Teacher Supply in the United States: Sources of Newly Hired Teachers in Public and Private Schools

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U.S. Department of Education, Office of Educational Research and Improvement, 1993 - Teachers - 44 pages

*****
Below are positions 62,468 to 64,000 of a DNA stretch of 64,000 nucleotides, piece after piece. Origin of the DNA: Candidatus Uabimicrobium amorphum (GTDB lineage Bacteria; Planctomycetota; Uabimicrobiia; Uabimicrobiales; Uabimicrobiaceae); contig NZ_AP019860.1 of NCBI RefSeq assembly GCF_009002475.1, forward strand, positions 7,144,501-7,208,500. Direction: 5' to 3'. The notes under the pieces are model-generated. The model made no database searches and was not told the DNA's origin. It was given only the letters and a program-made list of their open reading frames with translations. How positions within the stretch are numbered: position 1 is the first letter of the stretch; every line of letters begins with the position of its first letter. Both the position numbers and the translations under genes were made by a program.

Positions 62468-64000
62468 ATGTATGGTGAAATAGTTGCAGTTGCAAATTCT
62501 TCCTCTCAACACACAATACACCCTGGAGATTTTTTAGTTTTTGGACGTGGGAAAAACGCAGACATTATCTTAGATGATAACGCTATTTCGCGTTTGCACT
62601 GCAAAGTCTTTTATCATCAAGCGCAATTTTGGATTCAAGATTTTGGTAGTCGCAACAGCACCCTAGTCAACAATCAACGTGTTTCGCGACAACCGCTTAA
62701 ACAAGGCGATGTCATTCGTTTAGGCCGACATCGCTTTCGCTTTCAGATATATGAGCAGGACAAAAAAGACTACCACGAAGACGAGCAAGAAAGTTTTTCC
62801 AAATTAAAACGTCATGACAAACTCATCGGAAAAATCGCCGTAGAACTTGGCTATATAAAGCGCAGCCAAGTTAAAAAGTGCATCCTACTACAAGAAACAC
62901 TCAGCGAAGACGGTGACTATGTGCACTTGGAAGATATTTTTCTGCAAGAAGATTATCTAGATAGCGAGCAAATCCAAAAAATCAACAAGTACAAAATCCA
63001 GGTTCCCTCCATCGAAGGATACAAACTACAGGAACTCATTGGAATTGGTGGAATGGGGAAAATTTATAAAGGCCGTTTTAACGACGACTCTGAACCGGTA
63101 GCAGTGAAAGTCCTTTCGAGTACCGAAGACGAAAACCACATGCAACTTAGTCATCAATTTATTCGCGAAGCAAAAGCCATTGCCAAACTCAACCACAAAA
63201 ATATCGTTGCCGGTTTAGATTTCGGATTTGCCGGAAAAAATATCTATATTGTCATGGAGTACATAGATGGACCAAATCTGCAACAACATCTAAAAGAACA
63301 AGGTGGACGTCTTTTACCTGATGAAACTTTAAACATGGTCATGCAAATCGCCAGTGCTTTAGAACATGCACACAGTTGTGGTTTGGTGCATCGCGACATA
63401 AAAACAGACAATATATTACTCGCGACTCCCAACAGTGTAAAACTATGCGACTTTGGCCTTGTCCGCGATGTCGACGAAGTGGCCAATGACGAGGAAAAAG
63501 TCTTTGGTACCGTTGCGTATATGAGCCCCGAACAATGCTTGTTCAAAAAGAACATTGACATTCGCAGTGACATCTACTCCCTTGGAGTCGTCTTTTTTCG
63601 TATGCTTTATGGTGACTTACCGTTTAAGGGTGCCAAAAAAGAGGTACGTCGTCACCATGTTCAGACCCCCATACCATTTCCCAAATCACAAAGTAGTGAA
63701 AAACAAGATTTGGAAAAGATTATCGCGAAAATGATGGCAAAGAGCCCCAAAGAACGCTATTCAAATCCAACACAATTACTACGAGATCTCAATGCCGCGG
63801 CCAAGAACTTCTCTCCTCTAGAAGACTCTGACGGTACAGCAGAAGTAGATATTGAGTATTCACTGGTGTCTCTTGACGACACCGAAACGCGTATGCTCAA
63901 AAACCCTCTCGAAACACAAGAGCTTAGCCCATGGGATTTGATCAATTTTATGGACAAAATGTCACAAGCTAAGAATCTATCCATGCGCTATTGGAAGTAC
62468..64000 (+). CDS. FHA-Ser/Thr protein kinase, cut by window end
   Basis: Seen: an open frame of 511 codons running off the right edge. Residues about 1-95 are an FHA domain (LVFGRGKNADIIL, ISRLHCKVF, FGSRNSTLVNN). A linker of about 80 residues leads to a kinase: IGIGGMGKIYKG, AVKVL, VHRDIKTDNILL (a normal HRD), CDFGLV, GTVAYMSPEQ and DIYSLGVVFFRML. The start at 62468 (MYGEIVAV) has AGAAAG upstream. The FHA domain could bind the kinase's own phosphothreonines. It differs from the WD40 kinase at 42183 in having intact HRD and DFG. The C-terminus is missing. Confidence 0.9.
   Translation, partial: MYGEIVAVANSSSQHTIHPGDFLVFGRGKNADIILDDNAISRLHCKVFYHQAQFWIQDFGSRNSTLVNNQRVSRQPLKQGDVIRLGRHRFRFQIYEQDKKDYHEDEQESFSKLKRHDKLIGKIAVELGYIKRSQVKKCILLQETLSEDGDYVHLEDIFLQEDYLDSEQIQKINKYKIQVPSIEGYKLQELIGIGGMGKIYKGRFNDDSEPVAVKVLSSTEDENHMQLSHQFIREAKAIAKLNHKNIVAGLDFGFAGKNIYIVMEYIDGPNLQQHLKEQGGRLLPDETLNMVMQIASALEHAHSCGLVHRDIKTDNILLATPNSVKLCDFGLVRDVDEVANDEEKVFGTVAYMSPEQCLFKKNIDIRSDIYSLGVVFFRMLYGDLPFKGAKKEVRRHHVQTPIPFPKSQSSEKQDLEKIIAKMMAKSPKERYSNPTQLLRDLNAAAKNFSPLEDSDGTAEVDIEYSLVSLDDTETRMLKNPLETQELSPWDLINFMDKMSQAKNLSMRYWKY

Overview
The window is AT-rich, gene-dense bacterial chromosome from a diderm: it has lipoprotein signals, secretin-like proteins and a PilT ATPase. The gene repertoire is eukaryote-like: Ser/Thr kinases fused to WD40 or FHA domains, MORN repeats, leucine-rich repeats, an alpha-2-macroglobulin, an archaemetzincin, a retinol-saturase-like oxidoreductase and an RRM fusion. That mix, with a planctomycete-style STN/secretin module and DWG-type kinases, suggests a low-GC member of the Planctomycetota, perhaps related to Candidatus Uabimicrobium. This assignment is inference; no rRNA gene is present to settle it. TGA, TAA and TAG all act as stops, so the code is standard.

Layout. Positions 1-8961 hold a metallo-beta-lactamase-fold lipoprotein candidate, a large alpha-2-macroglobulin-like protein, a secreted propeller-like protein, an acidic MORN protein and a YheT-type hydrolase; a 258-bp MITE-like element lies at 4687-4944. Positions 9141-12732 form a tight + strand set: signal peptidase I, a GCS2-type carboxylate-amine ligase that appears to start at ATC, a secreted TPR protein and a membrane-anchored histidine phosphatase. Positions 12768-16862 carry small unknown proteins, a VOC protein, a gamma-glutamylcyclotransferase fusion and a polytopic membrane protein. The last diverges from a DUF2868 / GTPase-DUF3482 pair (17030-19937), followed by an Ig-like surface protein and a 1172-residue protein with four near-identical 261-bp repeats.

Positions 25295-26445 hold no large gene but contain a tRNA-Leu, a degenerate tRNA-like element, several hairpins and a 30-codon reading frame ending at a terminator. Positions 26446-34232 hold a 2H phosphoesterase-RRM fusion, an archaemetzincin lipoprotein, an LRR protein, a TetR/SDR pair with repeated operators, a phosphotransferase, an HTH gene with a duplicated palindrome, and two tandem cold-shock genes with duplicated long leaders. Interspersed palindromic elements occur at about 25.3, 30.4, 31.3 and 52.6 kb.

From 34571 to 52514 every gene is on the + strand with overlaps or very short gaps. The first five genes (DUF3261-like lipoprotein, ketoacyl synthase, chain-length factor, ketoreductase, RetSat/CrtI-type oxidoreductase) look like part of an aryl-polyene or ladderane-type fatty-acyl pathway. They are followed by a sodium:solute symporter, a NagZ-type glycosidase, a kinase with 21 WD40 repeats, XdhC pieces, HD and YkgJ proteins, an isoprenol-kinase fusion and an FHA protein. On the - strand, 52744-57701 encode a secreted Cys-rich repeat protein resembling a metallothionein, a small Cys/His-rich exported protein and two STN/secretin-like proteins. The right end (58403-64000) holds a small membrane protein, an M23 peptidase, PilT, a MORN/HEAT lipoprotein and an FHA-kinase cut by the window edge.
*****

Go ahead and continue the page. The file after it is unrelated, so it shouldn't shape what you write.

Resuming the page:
Data for this report are taken from the 1987-88 Schools and Staffing Survey (SASS), which was designed to measure teacher supply and demand conditions, characteristics of the teacher workforce, and factors related to teacher supply and demand. This analysis used a subsample of the SASS teacher sample consisting of 2,041 newly hired public school teachers and 954 newly hired private school teachers. In the 1987-88 school year, 152,000 teachers were newly hired, 112,000 in public and 40,000 in private schools. Only 27 percent of public and 19 percent of private school teachers were supplied by the pool of "newly minted" college graduates who have traditionally met the nation's demand for new teachers. The primary source for new hires was the reserve pool of former teachers. Reentrants supplied 41 percent of new hires for public schools and 44 percent in private schools. Transfers from other teaching positions supplied 19 percent of public and 23 percent of private new hires. A fourth source of new hires was the delayed entrant, first-year teachers who engaged in other activities after completing their degrees but before entering teaching. Measures of teacher qualifications are needed to distinguish better among teachers of varying quality. Continued reporting of these data will be useful in tracking the relative contribution of each supply source in meeting the demand for newly hired teachers. Ten tables and five figures present survey findings. Technical notes on survey methodology are included, and an appendix contains 10 tables of standard errors. (SLD)

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